Market update – 28th September 2020
Our final thought for last week was that the UK’s medical advice and Lockdown 2 had placed the COVID ball firmly in the courts of Messrs Sunak and Bailey. In a near perfect segway, this morning we are going to look at whether they have duly returned serve, or if, Murrayesque, they have fluffed the ball into the net.
Let us start with the Chancellor. I confess that it took time for the penny to drop with me. Listening to the the Job Support Scheme announcement was, in the wonderful words of Denis Healey, like being savaged by a dead sheep. That, though, is precisely the point. The JSS, as we shall call it (moving on from the CJRS – the Coronavirus Job Retention Scheme) is meant to underwhelm.
It is not being overly harsh to say that the current government is prone to quite rapid and random changes of policy. C’est la vie, as we will not be allowed to say come 2021. However, and this is a big however, last week’s change of tack is the most important since March. COVID financial policy thus far has been a matter of promising to hand out money willy-nilly. But no more.
Sunak’s message was very skilfully delivered, but stark. It is that the government will no longer support zombie businesses and non-jobs. Instead, the economy must man up and get on with it. COVID has changed the world and the government will no longer write blank cheques to pretend otherwise.
Gosh. And gosh again. By gum. Stone the crows. You could knock me down with a feather. Goodness gracious. Pull the other one. Crumbs. Come again?
This matters. If we mix Lockdown 2 with the JSS, we are in for a longer and bleaker winter than very many had thought. Knowing the speed with which things happen, all this may look very different in a week’s time, but as at today, this is a hugely significant change. It is a watershed.
It is a change for worse, and for better. The prognosis for the social industries – mainly leisure, hospitality and entertainment – is not appetizing. The other edge to the sword, however, is that 2021’s prospects start to look brighter. The economy has to adapt and move on. We have written several times about the importance of ‘transition’: the need for business to embrace the twin realities of decarbonization and COVID. Sunak has just made this policy.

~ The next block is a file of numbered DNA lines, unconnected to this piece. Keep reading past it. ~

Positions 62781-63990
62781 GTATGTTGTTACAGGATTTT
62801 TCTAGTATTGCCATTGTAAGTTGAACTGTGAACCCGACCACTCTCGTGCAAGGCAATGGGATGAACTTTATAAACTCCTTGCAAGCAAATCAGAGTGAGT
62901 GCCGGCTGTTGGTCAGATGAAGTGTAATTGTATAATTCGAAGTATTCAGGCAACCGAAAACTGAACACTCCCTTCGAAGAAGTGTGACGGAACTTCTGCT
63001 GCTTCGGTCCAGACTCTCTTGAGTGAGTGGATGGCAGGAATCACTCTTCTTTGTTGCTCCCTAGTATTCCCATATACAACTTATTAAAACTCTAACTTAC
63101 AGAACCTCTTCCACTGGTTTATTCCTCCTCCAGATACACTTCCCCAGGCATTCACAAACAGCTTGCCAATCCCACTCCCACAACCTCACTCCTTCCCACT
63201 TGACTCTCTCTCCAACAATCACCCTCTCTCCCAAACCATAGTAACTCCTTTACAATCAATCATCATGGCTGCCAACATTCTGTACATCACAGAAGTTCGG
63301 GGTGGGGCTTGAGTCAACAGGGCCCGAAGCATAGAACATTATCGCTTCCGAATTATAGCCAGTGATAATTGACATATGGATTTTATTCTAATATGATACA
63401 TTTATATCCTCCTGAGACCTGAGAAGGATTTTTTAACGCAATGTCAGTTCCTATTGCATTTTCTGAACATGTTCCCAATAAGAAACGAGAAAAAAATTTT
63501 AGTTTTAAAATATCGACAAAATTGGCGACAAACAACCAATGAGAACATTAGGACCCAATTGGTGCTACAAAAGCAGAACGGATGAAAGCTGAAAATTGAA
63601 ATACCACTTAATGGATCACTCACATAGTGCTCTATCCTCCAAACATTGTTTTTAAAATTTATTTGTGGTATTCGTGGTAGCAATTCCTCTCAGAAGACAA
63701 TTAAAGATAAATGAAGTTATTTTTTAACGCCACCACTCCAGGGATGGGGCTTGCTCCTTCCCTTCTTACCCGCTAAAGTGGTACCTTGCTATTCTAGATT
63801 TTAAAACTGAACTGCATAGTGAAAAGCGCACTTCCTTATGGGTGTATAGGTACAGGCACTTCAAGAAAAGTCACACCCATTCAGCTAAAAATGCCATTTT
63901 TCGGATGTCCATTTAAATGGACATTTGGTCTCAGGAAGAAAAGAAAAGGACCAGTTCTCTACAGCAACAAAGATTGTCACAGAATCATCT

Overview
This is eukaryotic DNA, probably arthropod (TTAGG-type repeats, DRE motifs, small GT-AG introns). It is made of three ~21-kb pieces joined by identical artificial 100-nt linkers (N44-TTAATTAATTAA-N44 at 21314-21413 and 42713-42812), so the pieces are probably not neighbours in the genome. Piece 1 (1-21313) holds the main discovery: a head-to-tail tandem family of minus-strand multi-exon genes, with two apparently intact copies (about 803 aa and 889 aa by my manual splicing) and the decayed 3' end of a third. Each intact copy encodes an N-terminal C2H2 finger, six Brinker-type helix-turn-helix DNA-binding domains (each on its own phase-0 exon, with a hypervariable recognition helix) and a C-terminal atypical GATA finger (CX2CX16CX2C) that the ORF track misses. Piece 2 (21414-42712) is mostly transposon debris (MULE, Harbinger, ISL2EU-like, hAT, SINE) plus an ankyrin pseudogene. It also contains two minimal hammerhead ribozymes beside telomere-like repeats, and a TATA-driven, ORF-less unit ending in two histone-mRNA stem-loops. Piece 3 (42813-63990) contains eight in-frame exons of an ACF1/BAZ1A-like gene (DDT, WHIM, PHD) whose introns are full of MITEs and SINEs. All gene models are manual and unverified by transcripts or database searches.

The Chancellor, though, has hopefully only shown half his hand. Effective transition will need help and leadership. But if the government can find ways to kick start the process (funding can come in many ways other than blank cheques), the economy will rapidly develop businesses and jobs shaped for the COVID and decarbonized age.
This is a line of thinking that was very clearly understood by the previous Governor of the Bank of England. It is less clear that the incumbent is like-minded. One of the most disappointing items of news last week was that the Bank has failed to attach any environmental criteria to its funding. It has what is likely to be a one-off opportunity to link climate change (which, remember, is the greatest systemic risk to financial stability) to its lending and bond buying. Last week the Bank admitted that it has not really given this too much thought, but now that it has been mentioned it might not be too bad an idea.
Oh dear. Mr Bailey’s bad week regrettably did not stop there. He continues to lay the ground for negative interest rates. In our view, negative rates will cause more harm than good. Our economy needs the high street banks to provide finance, to both companies and individuals. To do this efficiently and effectively (always a challenge for a bank), they need to be profitable. The easiest way for a bank to earn a profit is unsurprisingly to lend money at higher interest rates than it pays on deposits. And the higher the rates are, the easier it is to have a profitable margin between the two. With negative rates, not only does the reverse of this hold true, but also customers are being forced to take their money out of the bank. So the banks both shrink and also have to find more expensive funding elsewhere. Double whammy. Negative rates will, in our view, shrink the banks, shrink the economy and lower confidence even further. Triple whammy. That is a massively simplified argument, of course, but no less true for it.
Jim Wood-Smith – CIO Private Clients & Head of Research
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